There is a lot of controversy out there over guns. In addition to all the shootings, there is frequent speculation about the shooters. Information came to light that a couple of the recent shooters had mental illnesses. This has reignited the debate about loopholes in the law that allow people with chronic mental illnesses to buy and own guns. As gun shops continue to offer guns for sale, this particular debate continues. The following shows some interesting facts about the gun laws, people with mental illness, and the debate over privacy versus public safety.
Gun laws exist to protect people, primarily those would-be targets of shooters who are angry and want their targets to know it. That is why a background check and a three-day "cooling off" period are required in every state for all guns sold through gun shops and gun dealers.
In 2014, the government closed a loophole in a gun law that would make it difficult for people with mental illness to buy guns from shops and dealers.
When it comes to someone with a history of mental illness, NICS relies on states to gather and send information about the identities of those who are ineligible to buy firearms. People who have been involuntarily civilly committed to a mental institution, found incompetent to stand trial or not guilty by reason of insanity, and anyone a court deems unable to manage his or her own affairs due to mental illness are all ineligible.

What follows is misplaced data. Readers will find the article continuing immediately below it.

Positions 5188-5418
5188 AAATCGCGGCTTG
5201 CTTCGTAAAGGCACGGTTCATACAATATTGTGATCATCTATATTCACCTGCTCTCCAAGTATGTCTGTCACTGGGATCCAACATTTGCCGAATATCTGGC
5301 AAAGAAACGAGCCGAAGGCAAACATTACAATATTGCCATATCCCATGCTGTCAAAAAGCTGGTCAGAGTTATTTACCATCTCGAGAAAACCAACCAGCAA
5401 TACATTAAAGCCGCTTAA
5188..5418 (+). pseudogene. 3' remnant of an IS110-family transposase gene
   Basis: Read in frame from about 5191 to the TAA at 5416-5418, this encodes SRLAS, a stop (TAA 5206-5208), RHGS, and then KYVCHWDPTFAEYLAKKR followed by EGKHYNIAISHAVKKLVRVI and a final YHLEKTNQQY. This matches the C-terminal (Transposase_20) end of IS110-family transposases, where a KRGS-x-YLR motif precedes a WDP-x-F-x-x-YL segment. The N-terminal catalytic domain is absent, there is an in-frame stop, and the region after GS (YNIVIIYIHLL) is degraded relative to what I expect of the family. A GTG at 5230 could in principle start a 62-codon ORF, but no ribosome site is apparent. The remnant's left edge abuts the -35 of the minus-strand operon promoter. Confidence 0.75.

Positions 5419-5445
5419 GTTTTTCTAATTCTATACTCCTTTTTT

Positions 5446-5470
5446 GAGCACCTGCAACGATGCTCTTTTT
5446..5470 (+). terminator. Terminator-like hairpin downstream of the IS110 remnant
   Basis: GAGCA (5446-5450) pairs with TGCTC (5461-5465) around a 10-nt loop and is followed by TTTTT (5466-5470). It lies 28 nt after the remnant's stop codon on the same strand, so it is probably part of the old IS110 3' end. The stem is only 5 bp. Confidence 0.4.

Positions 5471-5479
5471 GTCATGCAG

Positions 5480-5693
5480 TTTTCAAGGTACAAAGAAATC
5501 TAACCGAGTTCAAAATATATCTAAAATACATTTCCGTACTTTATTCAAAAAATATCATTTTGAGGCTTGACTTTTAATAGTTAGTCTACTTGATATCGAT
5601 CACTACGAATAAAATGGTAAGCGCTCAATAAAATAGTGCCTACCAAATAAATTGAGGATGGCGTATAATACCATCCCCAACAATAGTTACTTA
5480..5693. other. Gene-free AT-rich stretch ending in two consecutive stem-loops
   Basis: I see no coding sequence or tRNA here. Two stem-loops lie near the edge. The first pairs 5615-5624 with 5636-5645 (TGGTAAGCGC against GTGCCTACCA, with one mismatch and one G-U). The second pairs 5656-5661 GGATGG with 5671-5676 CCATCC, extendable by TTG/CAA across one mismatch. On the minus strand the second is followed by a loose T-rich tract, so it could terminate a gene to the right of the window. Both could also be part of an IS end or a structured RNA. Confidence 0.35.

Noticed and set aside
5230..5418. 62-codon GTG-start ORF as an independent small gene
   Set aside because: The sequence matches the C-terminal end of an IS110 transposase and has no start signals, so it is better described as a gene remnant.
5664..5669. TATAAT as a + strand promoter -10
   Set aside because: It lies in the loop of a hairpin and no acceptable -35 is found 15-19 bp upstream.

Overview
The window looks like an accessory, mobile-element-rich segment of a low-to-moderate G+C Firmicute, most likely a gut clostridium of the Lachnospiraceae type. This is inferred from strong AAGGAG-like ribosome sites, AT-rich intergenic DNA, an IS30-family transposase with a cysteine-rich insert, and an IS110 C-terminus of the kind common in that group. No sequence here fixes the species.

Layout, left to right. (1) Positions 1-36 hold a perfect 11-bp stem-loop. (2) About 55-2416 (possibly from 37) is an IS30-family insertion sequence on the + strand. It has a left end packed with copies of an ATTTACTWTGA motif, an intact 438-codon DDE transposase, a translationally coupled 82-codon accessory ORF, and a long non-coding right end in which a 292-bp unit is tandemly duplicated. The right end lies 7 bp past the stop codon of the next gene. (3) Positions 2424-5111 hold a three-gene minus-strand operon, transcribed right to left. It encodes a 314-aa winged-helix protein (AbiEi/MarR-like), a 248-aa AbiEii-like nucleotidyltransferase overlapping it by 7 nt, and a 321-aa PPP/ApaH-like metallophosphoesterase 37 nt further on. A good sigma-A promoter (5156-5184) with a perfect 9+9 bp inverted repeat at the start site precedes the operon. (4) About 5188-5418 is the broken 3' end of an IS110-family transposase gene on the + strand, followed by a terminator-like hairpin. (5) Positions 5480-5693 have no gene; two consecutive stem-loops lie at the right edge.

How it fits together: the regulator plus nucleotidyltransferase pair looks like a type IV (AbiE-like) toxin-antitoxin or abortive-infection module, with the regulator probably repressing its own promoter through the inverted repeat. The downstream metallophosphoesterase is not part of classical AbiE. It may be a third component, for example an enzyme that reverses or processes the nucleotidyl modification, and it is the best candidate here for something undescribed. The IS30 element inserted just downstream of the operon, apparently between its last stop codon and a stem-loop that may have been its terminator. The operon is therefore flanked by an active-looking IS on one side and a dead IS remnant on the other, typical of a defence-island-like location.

Except that there is yet another couple of loopholes. Institutions in some states do not report mental health patients because of HIPAA interpretations. HIPAA is medical privacy law, and depending on how states and institutions interpret it, they can refuse to report this data to NICS. Additionally, all private sales of guns are not held to the same strict rules.
People with Mental Illness and Gun Violence
Most people in this country suffer from depression, anxiety, or both. Statistically, they are more likely to shoot themselves than walk into a crowd or building and shoot others. Those that had mental illness and committed public shootings had delusions of grandeur or fame, or (as was the case with the fellow who thought he was the Joker and shot people at a Batman movie) believe that they are someone else entirely. Unfortunately, the stigma sticks to everyone with mental illness, and thus the gun laws against everyone with any disorder.